manding officer at that place. The dismounted portion of your command, together with all baggage, will be sent to the same point via railroad.
By order of Brigadier-General Kelley:
C. A. FREEMAN,
Lieutenant and Acting Assistant Adjutant-General.
MARTINSBURG, June 20, 1864.
Brigadier General MAX WEBER,
Can you relieve the Sixth Virginia Cavalry? If so, the general commanding directs the detachments to march to this place.
T. A. MEYSENBURG,
Harper's Ferry, W. Va., June 20, 1864.
Major T. A. MEYSENBURG,
I will relieve the Sixth Virginia Cavalry to-morrow, the 21st instant, and order them to report to you at Martinsburg.
BUCKHANNON, W. VA., June 20, 1864.
Brigadier General B. F. KELLEY,
Two deserters just came to Beverly who left Breckinridge's command east of the Blue Ridge on the 12th. Breckinridge was marching toward Lynchburg or Charlottesville. Rumors were that Pickett was coming to Lynchburg. Our cavalry were fifteen miles from Charlottesville tearing up railroad. Four thousand rebel cavalry were in Hunter's rear. Hunter was making toward Lynchburg. I go to Clarksburg to-day.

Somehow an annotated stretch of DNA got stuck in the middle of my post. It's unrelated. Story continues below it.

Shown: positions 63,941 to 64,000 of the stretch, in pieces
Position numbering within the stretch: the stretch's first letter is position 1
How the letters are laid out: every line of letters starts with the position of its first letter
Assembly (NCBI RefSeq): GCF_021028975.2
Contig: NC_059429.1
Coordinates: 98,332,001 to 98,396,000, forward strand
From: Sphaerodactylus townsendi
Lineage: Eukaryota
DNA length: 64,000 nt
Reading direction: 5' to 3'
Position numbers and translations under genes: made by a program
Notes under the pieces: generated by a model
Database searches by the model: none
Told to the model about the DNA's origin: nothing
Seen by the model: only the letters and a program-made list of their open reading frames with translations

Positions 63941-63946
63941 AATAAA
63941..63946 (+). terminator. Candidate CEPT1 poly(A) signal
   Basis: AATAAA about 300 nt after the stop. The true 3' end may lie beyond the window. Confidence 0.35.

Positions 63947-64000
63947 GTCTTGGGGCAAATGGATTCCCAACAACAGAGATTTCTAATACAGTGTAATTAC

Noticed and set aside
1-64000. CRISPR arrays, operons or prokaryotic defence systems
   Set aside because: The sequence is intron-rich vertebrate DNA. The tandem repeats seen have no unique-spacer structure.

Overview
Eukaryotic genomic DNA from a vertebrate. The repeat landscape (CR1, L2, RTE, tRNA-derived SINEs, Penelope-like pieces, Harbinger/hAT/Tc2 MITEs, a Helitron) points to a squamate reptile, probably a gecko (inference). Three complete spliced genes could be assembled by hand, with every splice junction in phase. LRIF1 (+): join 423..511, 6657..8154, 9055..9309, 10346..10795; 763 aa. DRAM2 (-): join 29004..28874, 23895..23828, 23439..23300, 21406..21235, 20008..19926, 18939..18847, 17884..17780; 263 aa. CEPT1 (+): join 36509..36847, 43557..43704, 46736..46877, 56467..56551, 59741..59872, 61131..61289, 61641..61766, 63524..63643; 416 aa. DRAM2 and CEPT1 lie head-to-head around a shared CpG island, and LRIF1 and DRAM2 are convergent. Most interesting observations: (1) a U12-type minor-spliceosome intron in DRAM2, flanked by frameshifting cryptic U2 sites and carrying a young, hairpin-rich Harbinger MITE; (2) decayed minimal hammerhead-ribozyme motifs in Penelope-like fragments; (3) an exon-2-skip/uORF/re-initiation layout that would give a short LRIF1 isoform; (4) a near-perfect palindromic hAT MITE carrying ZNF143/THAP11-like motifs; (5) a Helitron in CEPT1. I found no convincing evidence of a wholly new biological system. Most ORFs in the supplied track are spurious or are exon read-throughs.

CITY POINT, VA., June 21, 1864.
The only word I would send General Hunter would be verbal, and simply to let him know where we are, and tell him to save his army in the way he thinks best, either by getting back into his own department or by joining us. If we had the enemy driven north of the Appomattox I think he would have no difficulty in joining us by taking a wide sweep south.
U. S. GRANT,
42 R-VOL XXXVII, PT I